Jamie T’s second album in two years is a punk, rap, pop and hardcore tour de force
Ready To Receive
...invariably [B]The Animalhouse[/B] get described as a [a]Ride[/a] spin-off band...
A sometime player and producer with Supergrass, Williams was also a member of The Mystics, a band long fjted in Oxford, only to split up before their debut album was released. So, with him in control, forget about swathes of Ridesque guitar; reconsider comparisons to the awful Hurricane #1 and get ready for a retread of the same retro schtick that ensured The Mystics never escaped the Oxford ringroad.
Occasionally it rises above such concerns, as 'Spacetrash' is a cavalier mix of guitars and bleeps and 'Sodium Glow' a breathlessly odd bit of dissolute spookiness, but such dalliances are passing fancies. Far too enamoured with kow-towing to the past, for the most part 'Ready To Receive' rocks in a predictably stoned and fuzzy way, the whole thing reaching its nadir with 'Wasted', a vastly inferior copy of Primal Scream's 'Rocks', right down to the T-Rexisms, handclaps and talk of "angels and freaks".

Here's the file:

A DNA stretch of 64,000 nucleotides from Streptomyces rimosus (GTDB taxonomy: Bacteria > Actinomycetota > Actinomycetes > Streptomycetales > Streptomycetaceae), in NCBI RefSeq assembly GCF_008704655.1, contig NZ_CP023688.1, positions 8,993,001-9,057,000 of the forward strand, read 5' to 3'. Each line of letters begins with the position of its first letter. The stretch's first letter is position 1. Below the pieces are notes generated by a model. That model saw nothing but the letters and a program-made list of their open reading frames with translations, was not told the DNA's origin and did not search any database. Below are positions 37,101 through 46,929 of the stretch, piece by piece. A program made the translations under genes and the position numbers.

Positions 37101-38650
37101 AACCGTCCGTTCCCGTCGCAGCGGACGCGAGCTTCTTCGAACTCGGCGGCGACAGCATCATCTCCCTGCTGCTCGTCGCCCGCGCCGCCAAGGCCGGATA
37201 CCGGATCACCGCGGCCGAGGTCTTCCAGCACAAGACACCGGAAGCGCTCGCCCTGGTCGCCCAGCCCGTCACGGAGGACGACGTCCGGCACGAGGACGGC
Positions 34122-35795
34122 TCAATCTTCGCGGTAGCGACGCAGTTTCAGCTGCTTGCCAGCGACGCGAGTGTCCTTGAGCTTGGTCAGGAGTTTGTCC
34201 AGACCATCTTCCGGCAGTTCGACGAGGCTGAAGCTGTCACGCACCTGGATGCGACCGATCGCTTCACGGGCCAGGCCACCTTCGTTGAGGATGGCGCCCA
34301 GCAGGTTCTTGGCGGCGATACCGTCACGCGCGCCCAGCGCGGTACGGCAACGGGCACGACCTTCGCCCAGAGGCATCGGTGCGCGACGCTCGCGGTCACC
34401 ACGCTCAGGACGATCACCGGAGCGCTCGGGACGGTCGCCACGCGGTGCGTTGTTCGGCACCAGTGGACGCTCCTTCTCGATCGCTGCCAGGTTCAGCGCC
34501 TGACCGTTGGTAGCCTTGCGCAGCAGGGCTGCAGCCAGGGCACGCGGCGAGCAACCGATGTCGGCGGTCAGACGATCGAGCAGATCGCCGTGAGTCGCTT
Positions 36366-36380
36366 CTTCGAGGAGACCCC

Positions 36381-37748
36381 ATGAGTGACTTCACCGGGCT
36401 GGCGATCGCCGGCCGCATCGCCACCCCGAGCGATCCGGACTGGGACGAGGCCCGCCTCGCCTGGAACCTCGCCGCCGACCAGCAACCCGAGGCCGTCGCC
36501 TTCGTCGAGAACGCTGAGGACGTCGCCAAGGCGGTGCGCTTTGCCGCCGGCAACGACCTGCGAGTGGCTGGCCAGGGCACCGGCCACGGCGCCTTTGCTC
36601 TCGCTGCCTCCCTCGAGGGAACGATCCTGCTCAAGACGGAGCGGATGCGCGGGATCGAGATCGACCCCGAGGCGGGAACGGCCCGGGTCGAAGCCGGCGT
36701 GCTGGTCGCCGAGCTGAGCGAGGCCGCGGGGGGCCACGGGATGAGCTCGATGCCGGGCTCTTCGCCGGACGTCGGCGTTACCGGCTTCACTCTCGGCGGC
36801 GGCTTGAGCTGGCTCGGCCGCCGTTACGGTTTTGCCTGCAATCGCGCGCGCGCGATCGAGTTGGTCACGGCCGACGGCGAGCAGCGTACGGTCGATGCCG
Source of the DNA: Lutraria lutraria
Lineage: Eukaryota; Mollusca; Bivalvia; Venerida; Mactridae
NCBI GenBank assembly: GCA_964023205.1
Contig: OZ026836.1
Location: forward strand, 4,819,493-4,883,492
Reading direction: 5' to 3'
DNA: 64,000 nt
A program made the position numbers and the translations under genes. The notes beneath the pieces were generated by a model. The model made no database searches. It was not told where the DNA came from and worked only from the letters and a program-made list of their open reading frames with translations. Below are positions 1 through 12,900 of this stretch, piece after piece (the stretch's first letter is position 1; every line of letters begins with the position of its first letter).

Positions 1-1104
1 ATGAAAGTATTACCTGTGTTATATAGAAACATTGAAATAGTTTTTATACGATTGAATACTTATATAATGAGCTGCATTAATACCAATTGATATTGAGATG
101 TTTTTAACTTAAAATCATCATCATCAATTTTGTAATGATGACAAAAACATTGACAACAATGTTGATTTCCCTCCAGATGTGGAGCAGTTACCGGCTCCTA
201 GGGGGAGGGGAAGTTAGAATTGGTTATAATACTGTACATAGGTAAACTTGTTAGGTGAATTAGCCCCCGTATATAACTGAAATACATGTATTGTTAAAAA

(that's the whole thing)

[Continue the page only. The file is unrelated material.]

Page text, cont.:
Strained by one member's past, The Animalhouse sound more like a one-man band than an Oxford indie supergroup. The plan has been long in the making, yet it's fallen at the first hurdle.
Character studies and ready melodies abound in the latest record by the Oxford quartet
A battle-like record where fear and dread rule
Another gripping Pedro Almodóvar mystery, full of vibrant visuals and emotional revelations
The Californian succeeds, once again, in exposing the ugliness of mankind. It’ll get under your skin